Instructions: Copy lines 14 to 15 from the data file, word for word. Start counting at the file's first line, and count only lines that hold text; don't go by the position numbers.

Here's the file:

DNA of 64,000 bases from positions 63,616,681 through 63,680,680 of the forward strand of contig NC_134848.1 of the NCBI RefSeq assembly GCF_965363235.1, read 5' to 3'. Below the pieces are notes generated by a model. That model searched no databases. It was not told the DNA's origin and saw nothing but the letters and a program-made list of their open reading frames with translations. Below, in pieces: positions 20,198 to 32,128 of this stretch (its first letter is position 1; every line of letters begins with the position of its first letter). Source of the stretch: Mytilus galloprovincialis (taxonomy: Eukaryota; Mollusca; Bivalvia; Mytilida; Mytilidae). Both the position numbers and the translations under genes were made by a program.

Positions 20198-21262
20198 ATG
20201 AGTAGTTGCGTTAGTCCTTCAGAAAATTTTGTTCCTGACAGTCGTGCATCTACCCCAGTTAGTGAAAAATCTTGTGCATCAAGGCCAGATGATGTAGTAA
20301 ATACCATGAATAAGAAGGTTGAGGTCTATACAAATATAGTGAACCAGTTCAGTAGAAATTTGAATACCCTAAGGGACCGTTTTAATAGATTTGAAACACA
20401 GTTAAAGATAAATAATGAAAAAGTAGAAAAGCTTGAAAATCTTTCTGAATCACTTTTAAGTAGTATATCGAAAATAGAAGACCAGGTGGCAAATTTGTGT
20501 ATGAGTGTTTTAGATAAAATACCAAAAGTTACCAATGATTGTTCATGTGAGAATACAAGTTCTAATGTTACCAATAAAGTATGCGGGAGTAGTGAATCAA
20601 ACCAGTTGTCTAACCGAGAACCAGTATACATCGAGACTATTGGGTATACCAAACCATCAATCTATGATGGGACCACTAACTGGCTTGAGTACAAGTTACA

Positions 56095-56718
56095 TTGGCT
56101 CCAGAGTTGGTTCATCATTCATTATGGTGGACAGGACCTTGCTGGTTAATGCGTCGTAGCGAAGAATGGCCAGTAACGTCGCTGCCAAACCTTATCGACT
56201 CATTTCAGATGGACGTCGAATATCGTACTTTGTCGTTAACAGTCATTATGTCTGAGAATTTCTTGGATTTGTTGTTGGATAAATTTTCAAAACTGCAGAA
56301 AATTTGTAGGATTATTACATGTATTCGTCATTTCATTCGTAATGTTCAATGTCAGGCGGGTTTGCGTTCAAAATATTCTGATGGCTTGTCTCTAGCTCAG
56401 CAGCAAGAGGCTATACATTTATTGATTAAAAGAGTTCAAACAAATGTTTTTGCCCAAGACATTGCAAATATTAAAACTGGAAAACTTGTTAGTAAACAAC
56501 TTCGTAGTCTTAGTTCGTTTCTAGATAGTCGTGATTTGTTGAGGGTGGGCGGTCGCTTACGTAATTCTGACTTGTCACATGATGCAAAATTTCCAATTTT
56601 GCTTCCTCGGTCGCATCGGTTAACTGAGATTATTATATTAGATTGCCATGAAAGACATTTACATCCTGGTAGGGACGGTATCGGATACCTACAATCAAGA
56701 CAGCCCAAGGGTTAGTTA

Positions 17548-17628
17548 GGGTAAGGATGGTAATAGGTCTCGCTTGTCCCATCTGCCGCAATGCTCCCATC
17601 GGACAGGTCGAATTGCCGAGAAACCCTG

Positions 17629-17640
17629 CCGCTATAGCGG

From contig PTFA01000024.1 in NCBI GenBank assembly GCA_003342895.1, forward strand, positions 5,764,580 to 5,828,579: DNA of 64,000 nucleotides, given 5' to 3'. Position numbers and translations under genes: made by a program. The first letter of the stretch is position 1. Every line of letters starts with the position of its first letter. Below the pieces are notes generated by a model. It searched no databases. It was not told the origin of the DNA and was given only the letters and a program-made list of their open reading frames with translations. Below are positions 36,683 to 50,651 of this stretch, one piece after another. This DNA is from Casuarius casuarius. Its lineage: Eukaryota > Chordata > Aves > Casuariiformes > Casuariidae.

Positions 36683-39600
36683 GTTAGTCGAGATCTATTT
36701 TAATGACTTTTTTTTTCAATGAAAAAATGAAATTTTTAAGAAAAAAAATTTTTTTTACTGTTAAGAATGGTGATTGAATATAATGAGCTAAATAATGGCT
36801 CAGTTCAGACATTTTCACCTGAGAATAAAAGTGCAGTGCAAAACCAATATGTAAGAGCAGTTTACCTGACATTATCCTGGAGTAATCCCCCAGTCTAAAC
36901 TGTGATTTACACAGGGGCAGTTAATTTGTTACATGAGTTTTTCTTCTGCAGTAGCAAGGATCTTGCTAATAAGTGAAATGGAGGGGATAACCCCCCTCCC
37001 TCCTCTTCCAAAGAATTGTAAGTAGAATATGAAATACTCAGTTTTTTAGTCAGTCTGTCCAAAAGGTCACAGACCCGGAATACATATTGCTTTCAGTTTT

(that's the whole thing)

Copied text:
56401 CAGCAAGAGGCTATACATTTATTGATTAAAAGAGTTCAAACAAATGTTTTTGCCCAAGACATTGCAAATATTAAAACTGGAAAACTTGTTAGTAAACAAC
56501 TTCGTAGTCTTAGTTCGTTTCTAGATAGTCGTGATTTGTTGAGGGTGGGCGGTCGCTTACGTAATTCTGACTTGTCACATGATGCAAAATTTCCAATTTT